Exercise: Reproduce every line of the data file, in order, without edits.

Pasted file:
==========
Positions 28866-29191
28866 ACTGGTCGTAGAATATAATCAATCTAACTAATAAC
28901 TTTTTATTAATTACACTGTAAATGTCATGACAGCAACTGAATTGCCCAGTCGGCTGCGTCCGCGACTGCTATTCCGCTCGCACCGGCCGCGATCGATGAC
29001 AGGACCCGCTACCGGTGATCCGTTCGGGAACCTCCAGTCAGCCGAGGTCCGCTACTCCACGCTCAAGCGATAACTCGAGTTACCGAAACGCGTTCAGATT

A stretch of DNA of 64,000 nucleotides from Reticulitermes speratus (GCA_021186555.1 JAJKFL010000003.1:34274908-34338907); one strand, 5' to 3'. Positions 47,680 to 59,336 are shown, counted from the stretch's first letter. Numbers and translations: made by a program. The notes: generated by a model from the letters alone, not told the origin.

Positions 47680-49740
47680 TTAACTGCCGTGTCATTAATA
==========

Positions 28866-29191
28866 ACTGGTCGTAGAATATAATCAATCTAACTAATAAC
28901 TTTTTATTAATTACACTGTAAATGTCATGACAGCAACTGAATTGCCCAGTCGGCTGCGTCCGCGACTGCTATTCCGCTCGCACCGGCCGCGATCGATGAC
29001 AGGACCCGCTACCGGTGATCCGTTCGGGAACCTCCAGTCAGCCGAGGTCCGCTACTCCACGCTCAAGCGATAACTCGAGTTACCGAAACGCGTTCAGATT

A stretch of DNA of 64,000 nucleotides from Reticulitermes speratus (GCA_021186555.1 JAJKFL010000003.1:34274908-34338907); one strand, 5' to 3'. Positions 47,680 to 59,336 are shown, counted from the stretch's first letter. Numbers and translations: made by a program. The notes: generated by a model from the letters alone, not told the origin.

Positions 47680-49740
47680 TTAACTGCCGTGTCATTAATA